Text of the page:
BEIRUT (Reuters) - Lebanon’s army might be shackled by fear of civilian casualties as it battles Islamist militants at a Palestinian refugee camp, but its failure to defeat them quickly has exposed its lack of equipment and combat experience.
Elite army units have been trying to crush a few hundred Fatah al-Islam fighters at Nahr al-Bared camp in north Lebanon since May 20. At least 136 people have died in the fighting, including 60 soldiers. More than 150 soldiers have been wounded.
The army says the al Qaeda-inspired militants must surrender or die. Fatah al-Islam has vowed to fight to the end.
Leaders across Lebanon’s political spectrum have voiced support for the military in the Nahr al-Bared battle, a far cry from the 1975-1990 civil war when the army was first hampered by politicians and then fragmented by sectarian divisions.
But the military has no effective air force, ageing tanks and limited firepower. Its soldiers have had little combat experience since the end of the 1975-1990 civil war.
Fear of inflicting civilian casualties and destroying a camp that usually houses 40,000 refugees has also forced the army to use what firepower it has with care, politicians and some analysts say.
Timur Goksel, a former adviser to a U.N. peacekeeping force in south Lebanon, said the army could not go all out against the camp in a campaign it has portrayed as a fight to eliminate a dangerous group alien to Palestinians and Lebanese alike.
“What happens to the army if it destroys the camp? How many civilians would you have to kill?” Goksel asked.
“The Lebanese army can’t afford that internally because of the tremendous upheaval (it would cause) in the country, not only with Palestinians but also among the government.”
The army has not entered a Palestinian refugee camp since a 1969 Arab agreement banned it from doing so.
Residents still cowering in the shattered camp might find it hard to believe the army is going easy. They say shells have hit every street and alley, destroying hundreds of homes.
The militants have fought ferociously, hitting back with often deadly mortar and grenade attacks on army posts. Their snipers have also inflicted heavy losses on the soldiers.
Goksel said the 55,000-strong army would eventually defeat the militants, but that this could not disguise its frailties.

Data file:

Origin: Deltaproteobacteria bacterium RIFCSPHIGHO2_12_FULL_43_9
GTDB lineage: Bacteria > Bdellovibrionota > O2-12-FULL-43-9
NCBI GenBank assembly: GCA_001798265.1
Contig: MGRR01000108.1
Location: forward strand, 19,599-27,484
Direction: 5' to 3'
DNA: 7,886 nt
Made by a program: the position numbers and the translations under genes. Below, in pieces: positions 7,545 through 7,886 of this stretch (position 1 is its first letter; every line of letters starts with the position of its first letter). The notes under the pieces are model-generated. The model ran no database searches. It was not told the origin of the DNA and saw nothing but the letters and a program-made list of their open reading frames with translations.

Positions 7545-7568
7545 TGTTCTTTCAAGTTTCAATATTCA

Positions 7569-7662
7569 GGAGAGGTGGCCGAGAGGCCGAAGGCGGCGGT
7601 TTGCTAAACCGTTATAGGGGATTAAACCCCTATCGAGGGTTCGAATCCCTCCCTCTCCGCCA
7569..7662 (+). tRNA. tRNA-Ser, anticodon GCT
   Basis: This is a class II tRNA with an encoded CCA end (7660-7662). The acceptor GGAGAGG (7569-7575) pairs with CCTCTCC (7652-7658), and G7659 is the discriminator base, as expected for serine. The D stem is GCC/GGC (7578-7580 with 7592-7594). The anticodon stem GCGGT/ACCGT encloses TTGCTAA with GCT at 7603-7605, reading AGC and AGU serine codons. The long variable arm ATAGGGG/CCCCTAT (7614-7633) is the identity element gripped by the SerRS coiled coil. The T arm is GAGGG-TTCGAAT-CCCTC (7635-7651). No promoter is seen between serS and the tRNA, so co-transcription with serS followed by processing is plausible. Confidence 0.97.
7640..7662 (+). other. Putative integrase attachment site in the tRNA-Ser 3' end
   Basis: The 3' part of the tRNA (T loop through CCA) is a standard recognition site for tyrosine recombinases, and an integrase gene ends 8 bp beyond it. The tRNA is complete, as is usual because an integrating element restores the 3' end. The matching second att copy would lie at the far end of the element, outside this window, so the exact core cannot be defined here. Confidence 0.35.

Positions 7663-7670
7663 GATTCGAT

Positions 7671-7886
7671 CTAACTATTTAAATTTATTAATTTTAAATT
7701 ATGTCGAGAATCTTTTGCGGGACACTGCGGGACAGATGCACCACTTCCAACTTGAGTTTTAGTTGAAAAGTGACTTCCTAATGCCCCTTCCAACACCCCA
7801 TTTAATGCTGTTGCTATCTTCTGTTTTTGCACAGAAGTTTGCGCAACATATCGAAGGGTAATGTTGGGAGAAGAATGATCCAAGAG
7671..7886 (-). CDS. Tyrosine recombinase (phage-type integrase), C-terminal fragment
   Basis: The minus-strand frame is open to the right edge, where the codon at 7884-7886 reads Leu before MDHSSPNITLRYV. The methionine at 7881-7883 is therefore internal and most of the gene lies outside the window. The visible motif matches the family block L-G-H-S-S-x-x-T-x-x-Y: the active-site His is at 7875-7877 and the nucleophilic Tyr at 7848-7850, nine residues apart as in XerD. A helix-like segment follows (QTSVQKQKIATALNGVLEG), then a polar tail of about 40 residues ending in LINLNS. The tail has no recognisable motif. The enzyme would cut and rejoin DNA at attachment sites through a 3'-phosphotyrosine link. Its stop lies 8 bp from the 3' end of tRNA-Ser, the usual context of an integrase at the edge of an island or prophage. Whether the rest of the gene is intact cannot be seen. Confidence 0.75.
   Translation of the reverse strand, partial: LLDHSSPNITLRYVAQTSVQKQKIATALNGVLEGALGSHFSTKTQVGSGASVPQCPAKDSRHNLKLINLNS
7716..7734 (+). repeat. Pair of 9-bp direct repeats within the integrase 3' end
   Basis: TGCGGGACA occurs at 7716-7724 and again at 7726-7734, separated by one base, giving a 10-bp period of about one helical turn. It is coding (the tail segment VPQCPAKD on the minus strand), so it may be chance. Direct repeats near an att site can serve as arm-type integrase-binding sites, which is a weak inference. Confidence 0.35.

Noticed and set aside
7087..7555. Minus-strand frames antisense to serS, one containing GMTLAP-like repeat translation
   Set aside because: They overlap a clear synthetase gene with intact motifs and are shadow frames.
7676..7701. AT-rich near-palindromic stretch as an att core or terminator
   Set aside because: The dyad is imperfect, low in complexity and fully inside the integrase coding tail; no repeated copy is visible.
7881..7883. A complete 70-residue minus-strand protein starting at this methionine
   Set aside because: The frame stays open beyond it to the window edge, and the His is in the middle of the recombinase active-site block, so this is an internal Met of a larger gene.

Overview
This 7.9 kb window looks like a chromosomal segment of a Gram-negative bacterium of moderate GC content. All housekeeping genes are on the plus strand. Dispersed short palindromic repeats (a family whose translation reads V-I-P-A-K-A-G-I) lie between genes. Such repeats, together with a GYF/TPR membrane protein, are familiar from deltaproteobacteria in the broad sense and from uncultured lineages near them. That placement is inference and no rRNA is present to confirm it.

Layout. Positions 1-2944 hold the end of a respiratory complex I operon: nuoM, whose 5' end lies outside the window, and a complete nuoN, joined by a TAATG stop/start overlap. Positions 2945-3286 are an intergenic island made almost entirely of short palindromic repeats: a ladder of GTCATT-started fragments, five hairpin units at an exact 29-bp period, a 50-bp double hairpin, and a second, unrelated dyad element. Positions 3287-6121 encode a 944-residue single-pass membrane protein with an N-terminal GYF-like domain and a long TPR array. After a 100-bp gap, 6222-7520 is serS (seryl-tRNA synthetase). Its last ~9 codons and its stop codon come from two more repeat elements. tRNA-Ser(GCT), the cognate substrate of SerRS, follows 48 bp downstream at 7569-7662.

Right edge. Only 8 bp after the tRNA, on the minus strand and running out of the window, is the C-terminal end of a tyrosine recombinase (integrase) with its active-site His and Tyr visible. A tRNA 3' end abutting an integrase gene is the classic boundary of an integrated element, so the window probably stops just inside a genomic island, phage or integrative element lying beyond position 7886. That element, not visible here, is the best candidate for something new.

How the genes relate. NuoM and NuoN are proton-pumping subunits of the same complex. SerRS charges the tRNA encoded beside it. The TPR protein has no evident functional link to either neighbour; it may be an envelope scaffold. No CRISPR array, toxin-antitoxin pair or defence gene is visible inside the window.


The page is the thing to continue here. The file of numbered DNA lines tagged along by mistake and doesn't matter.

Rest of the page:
“It is very poorly equipped. It is a very poor army, no doubt about it,” Goksel told Reuters, noting weaknesses in basics such as transport and communications. Some frontline soldiers have been seen communicating with mobile telephones.
The army was reunited after the civil war. But it was not rearmed because of what some officials say was an unofficial U.S.-imposed blockade because the army was cooperating with anti-Israeli Hezbollah guerrillas and Syrian forces in Lebanon.
The status of the army and its role changed again after the 2005 assassination of former Prime Minister Rafik al-Hariri and the subsequent pullout of Syrian forces from the country.
Last year the government sent 15,000 troops to police the south alongside an expanded U.N. peacekeeping force after the July-August war between Hezbollah and Israel. It deployed another 8,000 soldiers to monitor the border with Syria.
After the war, the army also had to carry out delicate internal security functions without falling foul of either side in a fierce political battle between the Western-backed government and the pro-Syrian Hezbollah and its allies.
Its neutrality added to its credibility. Once the battles in north Lebanon began, the United States and its Arab allies sent plane-loads of ammunition, boots and helmets.
For some, the army’s most striking achievement has been its cohesion under stress. “They held together, they are still the national army under a unified command and control,” Goksel said.
Lebanon’s armed forces, dwarfed by those of neighboring Israel and Syria, have no fixed-wing aircraft.
Its air force consists of 33 helicopters — 24 ageing U.S.-built UHMs and nine French Gazelle helicopters. Only two of the Gazelles are combat ready. They were supplied this year by the United Arab Emirates, a security source said.
It has 260 artillery pieces and 240 battle tanks, including 60 U.S.-made M-48s and 180 Soviet-built T-54s, T-55s and T-56s — all produced some 50 years ago. It has about 1,000 armored troop carriers, mainly U.S.-made M-113s.
“Our divisions have limited technical fighting capabilities but here we appreciate the courage of the troops,” said opposition leader and former army commander Michel Aoun.
“What we are facing (at Nahr al-Bared) is not attrition but a slow approach... It won’t last long, no one need to worry.”